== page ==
12 March 2018 2:05 PM GMT
The Centre today told the Supreme Court that the Jammu and Kashmir state government has “in principle” agreed to set up a state minority commission.Attorney General K K Venugopal submitted the minutes of a joint meeting of the Centre and Jammu and Kashmir officials held on the direction of the apex court to a bench headed by Chief Justice Dipak Misra which said: “The state government...
The Centre today told the Supreme Court that the Jammu and Kashmir state government has “in principle” agreed to set up a state minority commission.
Attorney General K K Venugopal submitted the minutes of a joint meeting of the Centre and Jammu and Kashmir officials held on the direction of the apex court to a bench headed by Chief Justice Dipak Misra which said: “The state government of Jammu and Kashmir has, in principle given indication that the state government will consider and examine the feasibility of setting up state minority commission at the relevant point of time as and when based upon the critical study of the social and educational backwardness of the minorities across various regions of the state”
Further it has also been stated that considering special needs of the minorities as are residing in the state of J and K a special project ‘Chief Minister’s inclusive development initiative’ is being formulated by the state government. The said project will have focused development efforts for certain special segments of the society and will include upgrading civic infrastructure such as health, education, water etc, scholarship schemes for students not covered under schemes of ministry of minority affairs so as to take care of the difficulties of special segments of the population including minorities residing in the state of Jammu and Kashmir”, it said.
Taking into consideration the assurances, the bench headed by Chief Justice Dipak Misra which also comprises of Justices A M Khanwilkar and D Y Chandrachud disposed off the PIL filed in this regard by Jammu-based lawyer Ankur Sharma.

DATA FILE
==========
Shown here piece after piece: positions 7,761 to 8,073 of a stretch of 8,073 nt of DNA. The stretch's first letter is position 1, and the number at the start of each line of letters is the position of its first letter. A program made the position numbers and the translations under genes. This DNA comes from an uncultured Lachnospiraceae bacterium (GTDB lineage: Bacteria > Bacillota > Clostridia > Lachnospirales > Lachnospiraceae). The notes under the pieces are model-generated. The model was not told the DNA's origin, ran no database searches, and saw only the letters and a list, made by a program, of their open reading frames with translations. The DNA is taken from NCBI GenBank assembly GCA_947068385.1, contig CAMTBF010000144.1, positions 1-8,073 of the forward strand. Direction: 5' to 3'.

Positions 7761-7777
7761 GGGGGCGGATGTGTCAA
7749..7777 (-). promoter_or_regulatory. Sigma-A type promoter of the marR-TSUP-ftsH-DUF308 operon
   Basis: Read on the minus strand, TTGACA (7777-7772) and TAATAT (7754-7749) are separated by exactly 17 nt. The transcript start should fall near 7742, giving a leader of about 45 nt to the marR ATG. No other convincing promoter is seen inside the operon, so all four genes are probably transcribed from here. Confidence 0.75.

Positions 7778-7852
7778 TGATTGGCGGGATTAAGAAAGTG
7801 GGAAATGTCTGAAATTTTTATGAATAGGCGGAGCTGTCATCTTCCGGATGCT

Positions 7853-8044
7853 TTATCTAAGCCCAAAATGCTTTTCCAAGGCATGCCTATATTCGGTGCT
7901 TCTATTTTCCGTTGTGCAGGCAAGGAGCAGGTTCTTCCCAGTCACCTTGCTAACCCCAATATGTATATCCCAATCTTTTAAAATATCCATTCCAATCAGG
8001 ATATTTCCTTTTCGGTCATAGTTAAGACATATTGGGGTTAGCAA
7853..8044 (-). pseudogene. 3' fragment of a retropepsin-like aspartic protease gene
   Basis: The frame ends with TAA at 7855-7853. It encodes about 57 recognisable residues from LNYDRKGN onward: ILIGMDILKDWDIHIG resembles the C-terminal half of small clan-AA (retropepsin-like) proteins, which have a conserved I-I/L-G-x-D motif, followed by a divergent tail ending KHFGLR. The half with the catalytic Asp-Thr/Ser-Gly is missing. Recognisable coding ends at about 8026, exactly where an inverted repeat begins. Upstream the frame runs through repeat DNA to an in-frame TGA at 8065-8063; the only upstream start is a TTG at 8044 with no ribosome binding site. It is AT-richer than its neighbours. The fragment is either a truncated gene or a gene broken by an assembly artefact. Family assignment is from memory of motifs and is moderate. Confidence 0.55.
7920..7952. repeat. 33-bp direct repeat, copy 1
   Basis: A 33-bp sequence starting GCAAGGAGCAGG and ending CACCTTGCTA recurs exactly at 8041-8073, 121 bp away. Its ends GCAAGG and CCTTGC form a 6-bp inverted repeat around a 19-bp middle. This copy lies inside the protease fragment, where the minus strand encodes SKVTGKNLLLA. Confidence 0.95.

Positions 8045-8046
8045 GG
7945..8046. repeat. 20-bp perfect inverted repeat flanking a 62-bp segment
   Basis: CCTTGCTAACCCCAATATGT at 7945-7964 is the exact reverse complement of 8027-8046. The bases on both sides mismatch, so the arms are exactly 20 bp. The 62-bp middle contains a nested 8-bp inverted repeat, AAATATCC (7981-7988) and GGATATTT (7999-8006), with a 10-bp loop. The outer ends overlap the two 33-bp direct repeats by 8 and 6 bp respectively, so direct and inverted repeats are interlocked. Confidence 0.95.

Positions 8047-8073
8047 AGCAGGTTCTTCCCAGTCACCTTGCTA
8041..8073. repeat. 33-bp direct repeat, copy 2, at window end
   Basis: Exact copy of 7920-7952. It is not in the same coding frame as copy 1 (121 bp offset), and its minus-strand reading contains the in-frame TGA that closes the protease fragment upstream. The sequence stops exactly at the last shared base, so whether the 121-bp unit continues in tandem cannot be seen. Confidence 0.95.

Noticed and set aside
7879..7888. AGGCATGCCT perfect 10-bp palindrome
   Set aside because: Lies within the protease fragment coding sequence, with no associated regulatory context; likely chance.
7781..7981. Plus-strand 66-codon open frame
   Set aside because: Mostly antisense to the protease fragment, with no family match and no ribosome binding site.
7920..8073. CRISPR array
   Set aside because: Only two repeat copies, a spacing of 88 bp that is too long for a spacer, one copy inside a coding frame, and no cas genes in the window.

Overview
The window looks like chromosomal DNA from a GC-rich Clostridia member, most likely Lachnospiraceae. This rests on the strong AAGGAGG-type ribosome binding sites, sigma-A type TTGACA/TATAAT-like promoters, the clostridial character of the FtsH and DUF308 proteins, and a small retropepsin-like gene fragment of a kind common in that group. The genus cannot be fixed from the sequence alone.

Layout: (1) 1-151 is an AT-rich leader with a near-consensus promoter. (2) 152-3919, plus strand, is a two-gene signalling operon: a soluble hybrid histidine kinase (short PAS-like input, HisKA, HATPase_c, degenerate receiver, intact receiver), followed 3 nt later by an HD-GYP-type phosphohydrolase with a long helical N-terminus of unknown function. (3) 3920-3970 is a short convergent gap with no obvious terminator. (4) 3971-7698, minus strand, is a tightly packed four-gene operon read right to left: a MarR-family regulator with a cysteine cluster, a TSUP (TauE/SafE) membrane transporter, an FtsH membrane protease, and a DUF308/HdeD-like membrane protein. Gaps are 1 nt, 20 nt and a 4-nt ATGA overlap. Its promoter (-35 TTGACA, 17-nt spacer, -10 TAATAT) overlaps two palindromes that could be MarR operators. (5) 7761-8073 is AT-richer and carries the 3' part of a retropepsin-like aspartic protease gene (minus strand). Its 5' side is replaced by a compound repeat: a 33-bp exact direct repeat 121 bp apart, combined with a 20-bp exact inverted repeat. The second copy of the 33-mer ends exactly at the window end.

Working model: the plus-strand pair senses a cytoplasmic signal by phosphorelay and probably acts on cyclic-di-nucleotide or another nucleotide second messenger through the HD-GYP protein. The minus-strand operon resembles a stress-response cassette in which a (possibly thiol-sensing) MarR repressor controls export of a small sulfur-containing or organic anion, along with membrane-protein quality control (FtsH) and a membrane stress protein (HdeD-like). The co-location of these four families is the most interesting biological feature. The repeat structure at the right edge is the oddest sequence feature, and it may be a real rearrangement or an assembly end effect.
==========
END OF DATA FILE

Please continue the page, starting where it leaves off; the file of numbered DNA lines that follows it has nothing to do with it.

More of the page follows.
“The grievance made in the petition stands fulfilled for the present.We can only suggest what is stated in the minutes of the meeting is looked into and considered by the state government”, said the bench.
“Can we say set up a commission? We don’t have the jurisdiction, we also cannot issue a mandamus directing extension of National Commission of Minority Act to Jammu and Kashmir.We cannot ask the state to enact a particular law”, CJI Misra said refusing to issue specific directions.
The PIL said according to the 2011 census, about 68.3 percent of the state's population are Muslims. Among the minorities, 28.4 percent are Hindus, followed by Sikhs (1.9 percent), Buddhists (0.9 percent), and Christians (0.3 percent). In Kashmir valley, about 96.4 percent are Muslims, followed by Hindus (2.45 percent), Sikhs (0.98 percent) and others (0.17 percent).
Sharma argued that Hindus in Jammu and Kashmir are unable to benefit from central and state welfare schemes for minorities.
In the absence of a minority commission, the benefits exclusively meant for the minority communities including crores worth aid are being given away to a certain community, which is the majority Muslim community, in an illegal and arbitrary manner,” said the PIL.